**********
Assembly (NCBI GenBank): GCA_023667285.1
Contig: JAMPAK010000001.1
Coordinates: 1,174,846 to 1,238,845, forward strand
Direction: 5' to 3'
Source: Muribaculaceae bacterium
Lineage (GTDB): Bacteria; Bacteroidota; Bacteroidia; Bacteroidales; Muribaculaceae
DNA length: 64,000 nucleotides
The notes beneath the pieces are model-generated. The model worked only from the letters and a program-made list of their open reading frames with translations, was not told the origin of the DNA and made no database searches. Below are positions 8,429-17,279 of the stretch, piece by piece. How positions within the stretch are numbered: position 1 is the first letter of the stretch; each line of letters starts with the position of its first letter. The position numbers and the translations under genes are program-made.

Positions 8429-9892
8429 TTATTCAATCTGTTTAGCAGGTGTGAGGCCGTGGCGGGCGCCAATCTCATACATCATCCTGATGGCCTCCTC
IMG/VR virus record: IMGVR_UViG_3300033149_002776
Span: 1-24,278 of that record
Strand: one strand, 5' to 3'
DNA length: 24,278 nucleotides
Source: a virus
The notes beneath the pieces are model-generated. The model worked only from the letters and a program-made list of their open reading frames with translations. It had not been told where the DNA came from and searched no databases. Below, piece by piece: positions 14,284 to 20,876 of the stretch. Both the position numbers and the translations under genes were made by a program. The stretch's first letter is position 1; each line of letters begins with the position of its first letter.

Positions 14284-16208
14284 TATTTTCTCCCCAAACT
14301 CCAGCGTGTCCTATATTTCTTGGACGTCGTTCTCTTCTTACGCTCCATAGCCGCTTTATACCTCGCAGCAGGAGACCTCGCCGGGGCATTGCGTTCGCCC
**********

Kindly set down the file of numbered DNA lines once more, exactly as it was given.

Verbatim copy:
Assembly (NCBI GenBank): GCA_023667285.1
Contig: JAMPAK010000001.1
Coordinates: 1,174,846 to 1,238,845, forward strand
Direction: 5' to 3'
Source: Muribaculaceae bacterium
Lineage (GTDB): Bacteria; Bacteroidota; Bacteroidia; Bacteroidales; Muribaculaceae
DNA length: 64,000 nucleotides
The notes beneath the pieces are model-generated. The model worked only from the letters and a program-made list of their open reading frames with translations, was not told the origin of the DNA and made no database searches. Below are positions 8,429-17,279 of the stretch, piece by piece. How positions within the stretch are numbered: position 1 is the first letter of the stretch; each line of letters starts with the position of its first letter. The position numbers and the translations under genes are program-made.

Positions 8429-9892
8429 TTATTCAATCTGTTTAGCAGGTGTGAGGCCGTGGCGGGCGCCAATCTCATACATCATCCTGATGGCCTCCTC
IMG/VR virus record: IMGVR_UViG_3300033149_002776
Span: 1-24,278 of that record
Strand: one strand, 5' to 3'
DNA length: 24,278 nucleotides
Source: a virus
The notes beneath the pieces are model-generated. The model worked only from the letters and a program-made list of their open reading frames with translations. It had not been told where the DNA came from and searched no databases. Below, piece by piece: positions 14,284 to 20,876 of the stretch. Both the position numbers and the translations under genes were made by a program. The stretch's first letter is position 1; each line of letters begins with the position of its first letter.

Positions 14284-16208
14284 TATTTTCTCCCCAAACT
14301 CCAGCGTGTCCTATATTTCTTGGACGTCGTTCTCTTCTTACGCTCCATAGCCGCTTTATACCTCGCAGCAGGAGACCTCGCCGGGGCATTGCGTTCGCCC